Millennium learners and higher education

I’m in Palmerston North today presenting alongside George Siemens and others at the Vice Chancellor’s Symposium: 2010. The theme of the day is ‘connected learners’ and I’ve been asked to speak on Millennium Learners: Implications for Higher Education.

My three main points regarding Millennium learners are summarised in the slide I’ve included here:

  • Disintermediation – students are now ‘free agents’ with their learning, making choices that no longer tether them to a particular institution, or even a particular lecturer.
  • Ubiquity – learning is now available any time, any place and through any device – mobile technologies and the cloud are important here.
  • Personalisation – we need to be more concerned with how we create learning opportunities that cater for individual student needs and preferences.

Implications for Higher Education include:

  • Content – What is it today, what will define it tomorrow?
  • Culture – To fit in to the existing or to create anew?
  • Competition – What are the new business models?
  • Control – Who controls the learning process?

George Siemen’s presentation to the symposium is available here.

My presentation is available here.

2 thoughts on “Millennium learners and higher education

  1. Great resources shared here Derek, thank you. I re read the slides from you and George to get an understanding of your term ‘disintermediation’ and I now feel more comfortable with the concept it portrays – user choice. This was the mantra touted several years ago in Australian TAFEs as a way of enabling learners to choose where they wanted to spend their learning $$$ – their govt subsidy could be spent anywhere. Now as we approach the second decade of the 21st century I know that learners will make even more radical choices that help them avoid paying heavy course fees at our colleges. So I believe that the notion of FREE education is now rising to the surface as a catalyst for disintermediation. There is a growing trend for open courses to be offered free of charge, and the only time a fee is required is for accreditation or statement of attainment. Perhaps this is the new business model.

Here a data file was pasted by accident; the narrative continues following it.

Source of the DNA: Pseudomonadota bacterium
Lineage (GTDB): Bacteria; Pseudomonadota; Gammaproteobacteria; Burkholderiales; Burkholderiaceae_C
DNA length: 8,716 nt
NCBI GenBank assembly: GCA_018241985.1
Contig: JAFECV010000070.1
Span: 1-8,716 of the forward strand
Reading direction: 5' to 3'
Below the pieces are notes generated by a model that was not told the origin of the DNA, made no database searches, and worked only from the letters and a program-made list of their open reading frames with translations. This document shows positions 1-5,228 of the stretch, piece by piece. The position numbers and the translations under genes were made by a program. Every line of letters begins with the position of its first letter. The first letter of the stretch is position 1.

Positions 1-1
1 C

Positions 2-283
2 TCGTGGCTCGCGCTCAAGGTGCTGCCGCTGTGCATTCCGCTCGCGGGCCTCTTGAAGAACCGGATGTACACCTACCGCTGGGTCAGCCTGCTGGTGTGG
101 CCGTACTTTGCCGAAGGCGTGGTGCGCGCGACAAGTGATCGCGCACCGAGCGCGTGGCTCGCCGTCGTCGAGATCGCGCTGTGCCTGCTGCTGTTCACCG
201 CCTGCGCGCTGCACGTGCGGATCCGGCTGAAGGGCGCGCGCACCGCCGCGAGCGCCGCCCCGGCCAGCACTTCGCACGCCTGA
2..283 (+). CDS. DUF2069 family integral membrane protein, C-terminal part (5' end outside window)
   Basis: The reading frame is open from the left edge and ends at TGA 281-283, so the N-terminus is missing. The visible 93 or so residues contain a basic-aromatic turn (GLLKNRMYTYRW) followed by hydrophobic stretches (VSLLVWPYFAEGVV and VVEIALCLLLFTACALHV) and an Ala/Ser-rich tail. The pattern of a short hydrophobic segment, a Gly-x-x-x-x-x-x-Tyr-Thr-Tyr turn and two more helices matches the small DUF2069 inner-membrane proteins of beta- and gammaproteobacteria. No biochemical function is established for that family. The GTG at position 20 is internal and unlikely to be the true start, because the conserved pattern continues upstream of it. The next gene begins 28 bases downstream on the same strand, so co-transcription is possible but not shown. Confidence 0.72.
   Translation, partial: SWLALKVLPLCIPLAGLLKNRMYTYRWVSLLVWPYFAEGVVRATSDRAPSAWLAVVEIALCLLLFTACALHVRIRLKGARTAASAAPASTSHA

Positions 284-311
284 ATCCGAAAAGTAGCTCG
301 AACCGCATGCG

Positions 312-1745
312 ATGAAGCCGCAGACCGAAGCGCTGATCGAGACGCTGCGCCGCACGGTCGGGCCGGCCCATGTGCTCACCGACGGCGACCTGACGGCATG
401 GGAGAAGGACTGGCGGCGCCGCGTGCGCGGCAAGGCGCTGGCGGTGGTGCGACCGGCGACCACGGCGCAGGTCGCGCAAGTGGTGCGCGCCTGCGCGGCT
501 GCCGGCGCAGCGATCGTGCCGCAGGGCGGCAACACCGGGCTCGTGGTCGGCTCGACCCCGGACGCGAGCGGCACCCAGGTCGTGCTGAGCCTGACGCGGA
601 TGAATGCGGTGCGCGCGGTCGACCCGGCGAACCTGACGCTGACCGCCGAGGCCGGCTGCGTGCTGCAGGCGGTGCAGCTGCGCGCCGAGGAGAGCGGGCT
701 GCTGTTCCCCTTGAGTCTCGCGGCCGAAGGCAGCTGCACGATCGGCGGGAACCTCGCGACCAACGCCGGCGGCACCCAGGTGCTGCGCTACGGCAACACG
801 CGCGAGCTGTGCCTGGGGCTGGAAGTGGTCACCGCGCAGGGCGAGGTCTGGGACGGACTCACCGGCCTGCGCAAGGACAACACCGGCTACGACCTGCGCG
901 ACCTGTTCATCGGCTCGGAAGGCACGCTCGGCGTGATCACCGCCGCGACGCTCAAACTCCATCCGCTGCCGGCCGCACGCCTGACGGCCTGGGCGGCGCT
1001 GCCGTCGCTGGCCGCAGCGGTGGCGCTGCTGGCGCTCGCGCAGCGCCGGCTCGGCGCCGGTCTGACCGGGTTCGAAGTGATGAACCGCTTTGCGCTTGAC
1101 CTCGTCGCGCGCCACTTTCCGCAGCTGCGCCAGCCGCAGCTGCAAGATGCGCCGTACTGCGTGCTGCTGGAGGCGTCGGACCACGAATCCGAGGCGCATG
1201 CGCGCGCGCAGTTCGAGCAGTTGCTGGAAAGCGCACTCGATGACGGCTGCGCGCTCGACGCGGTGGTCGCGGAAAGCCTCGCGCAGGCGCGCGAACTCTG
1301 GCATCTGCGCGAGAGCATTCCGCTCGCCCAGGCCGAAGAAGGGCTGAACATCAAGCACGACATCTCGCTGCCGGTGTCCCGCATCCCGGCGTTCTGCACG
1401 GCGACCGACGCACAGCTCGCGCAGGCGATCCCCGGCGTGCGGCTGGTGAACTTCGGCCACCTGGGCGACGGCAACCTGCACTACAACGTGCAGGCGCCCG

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  2. Hi Carole – thanks for the comment. Re disintermediation, I think the key way of thinking of what it is about is to think of ‘getting rid of the middle person’ (the ‘intermediatry’) in the process. In traditional environments we have, as teachers and managers, have tended to ‘appropriate’ the technologies used, and required students to access content and participate in the ways determined by us. In a disintermediated world students will have a far greater opportunity to contribute to the shaping of the course, its outcomes, its approach to assessment etc. As free-agent learners, they will be exercising their choice of where, when, how and with what and who they learn.

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